Installing The Fire Brick
For Grizzly Stoves
Identification of pieces
- LB= Left back (Side of stove)
- LF=Left front (Side of stove)
- RB=Right back (Side of stove)
- RF=Right front (Side of stove)
- BL=Back left (Back of stove)
- BR=Back right (Back of stove)
- B1=Bottom left (interchangeable) (Bottom of stove)
- B2=Bottom right (interchangeable) (Bottom of stove)
Order of installation
- The baffles are removed (See link here )
- Old insulation is removed
- The sides get installed first
- The back gets installed second
- the bottom is installed third
- Baffles are installed to keep the new insulation in place
Things to take note of
- LB and RB have bevels at the back to make way for the welds in the back of the stove
- LF and RF have cut out to make way for the diffuser at the front of the stove below the window.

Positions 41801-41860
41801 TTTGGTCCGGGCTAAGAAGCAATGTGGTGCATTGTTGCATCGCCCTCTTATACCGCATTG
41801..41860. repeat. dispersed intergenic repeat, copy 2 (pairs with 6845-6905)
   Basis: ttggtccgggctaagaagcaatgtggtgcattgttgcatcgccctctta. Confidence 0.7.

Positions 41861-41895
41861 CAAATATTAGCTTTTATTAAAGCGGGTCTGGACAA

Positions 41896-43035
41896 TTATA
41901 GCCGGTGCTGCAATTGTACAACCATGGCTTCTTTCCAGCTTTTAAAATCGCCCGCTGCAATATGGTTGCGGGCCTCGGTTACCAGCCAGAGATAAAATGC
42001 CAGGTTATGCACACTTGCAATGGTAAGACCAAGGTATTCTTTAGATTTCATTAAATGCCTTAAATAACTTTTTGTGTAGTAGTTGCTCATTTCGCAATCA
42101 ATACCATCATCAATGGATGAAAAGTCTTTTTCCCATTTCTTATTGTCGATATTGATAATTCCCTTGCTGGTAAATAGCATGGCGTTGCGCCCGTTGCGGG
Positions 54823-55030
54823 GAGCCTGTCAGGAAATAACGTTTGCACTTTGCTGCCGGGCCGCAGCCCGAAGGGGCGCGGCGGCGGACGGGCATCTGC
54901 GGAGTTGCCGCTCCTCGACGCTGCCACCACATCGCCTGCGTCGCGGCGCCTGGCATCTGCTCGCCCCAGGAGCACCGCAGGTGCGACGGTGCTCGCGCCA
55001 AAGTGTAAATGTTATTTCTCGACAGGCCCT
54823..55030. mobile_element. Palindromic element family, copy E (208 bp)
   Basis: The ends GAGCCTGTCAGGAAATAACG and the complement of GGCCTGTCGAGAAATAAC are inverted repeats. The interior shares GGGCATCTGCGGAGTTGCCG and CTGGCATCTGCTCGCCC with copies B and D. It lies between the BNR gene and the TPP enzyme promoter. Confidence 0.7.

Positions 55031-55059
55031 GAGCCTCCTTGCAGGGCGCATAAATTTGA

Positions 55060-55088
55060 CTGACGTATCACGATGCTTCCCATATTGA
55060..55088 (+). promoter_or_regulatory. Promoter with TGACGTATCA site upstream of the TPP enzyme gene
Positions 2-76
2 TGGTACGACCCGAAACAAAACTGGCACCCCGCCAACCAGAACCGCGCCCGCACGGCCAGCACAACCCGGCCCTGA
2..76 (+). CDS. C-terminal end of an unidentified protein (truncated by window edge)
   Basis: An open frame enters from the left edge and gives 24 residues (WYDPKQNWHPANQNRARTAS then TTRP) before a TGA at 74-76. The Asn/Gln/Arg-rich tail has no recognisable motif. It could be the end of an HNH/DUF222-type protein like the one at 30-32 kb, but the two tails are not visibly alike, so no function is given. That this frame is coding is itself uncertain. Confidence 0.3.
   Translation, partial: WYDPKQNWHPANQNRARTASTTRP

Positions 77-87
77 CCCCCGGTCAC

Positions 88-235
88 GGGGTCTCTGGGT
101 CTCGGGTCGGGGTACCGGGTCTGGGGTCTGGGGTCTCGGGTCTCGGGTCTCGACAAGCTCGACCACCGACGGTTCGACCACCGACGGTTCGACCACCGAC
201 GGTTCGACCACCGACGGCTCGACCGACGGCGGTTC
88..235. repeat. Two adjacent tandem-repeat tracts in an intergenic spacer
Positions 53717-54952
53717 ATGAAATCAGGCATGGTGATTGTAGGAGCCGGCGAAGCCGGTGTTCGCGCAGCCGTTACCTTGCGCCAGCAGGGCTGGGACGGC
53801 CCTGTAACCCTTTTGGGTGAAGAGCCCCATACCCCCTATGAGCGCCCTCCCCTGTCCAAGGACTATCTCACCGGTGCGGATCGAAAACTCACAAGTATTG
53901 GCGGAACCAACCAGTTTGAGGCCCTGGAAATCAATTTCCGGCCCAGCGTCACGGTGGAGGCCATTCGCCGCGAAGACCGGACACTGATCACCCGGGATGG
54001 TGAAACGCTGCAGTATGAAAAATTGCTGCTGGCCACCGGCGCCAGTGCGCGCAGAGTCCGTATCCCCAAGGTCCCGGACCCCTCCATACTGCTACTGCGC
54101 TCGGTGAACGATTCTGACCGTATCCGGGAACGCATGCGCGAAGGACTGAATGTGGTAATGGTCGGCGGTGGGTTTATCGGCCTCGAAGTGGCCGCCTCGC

- BL and BR have notches on the corner and the back to make way for the welds on the sides of the vertical channel and the weld at the bottom
- B1 and B2 have bevels at the bottom for the welds found at the bottom of the stove near the vertical channel at the back.
- Once installed, the baffles go in to secure everything in place. Baffles get installed with the holes towards the rear of the stove. The 3 flanges of the baffles go on the back insulation, the side insulation and the channel running from back to front on the top of the stove.
How Draft Is Produced & How To Reduce It
Draft is generated in the flue pipe. When you first light a fire in the stove, the heat warms up the flue and air climbs upward, creating a convection effect. This upward pull of air is what creates the draw of air into the fire box allowing the stove to function. The flue pipe being the “engine” of the stove is why a double wall flue pipe is required.
The double wall constructions maintains flue gas temperatures which greatly improves the draft and pipe cleanliness. There are many factors when it comes to draft creation such as; the temperature of the flue, the length of the flue system, weather conditions, and the space where the stove is installed among other factors.
Draft is reduced dramatically when any bends are introduced.
This is why we do not recommend to introduce any elbows in the flue system.